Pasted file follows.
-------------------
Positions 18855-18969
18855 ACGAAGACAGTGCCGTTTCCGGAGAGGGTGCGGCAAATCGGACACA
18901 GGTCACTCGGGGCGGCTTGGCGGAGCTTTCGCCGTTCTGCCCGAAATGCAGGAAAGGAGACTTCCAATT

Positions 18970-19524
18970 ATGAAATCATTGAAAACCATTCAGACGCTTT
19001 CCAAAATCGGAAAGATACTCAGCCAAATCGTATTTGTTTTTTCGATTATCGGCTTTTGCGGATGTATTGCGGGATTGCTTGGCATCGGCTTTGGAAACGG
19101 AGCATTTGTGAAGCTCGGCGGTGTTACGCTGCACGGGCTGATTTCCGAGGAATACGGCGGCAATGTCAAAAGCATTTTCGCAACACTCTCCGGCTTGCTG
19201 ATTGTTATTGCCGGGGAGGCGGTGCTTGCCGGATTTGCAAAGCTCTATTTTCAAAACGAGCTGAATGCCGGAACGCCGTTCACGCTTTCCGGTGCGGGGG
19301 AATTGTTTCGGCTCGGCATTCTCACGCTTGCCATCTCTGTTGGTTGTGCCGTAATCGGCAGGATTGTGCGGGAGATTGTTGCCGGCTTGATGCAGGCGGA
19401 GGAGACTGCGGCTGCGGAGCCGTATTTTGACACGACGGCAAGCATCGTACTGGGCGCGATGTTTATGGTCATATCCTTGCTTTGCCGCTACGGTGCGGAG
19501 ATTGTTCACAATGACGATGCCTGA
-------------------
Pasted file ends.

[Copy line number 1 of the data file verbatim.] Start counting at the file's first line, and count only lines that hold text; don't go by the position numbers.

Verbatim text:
Positions 18855-18969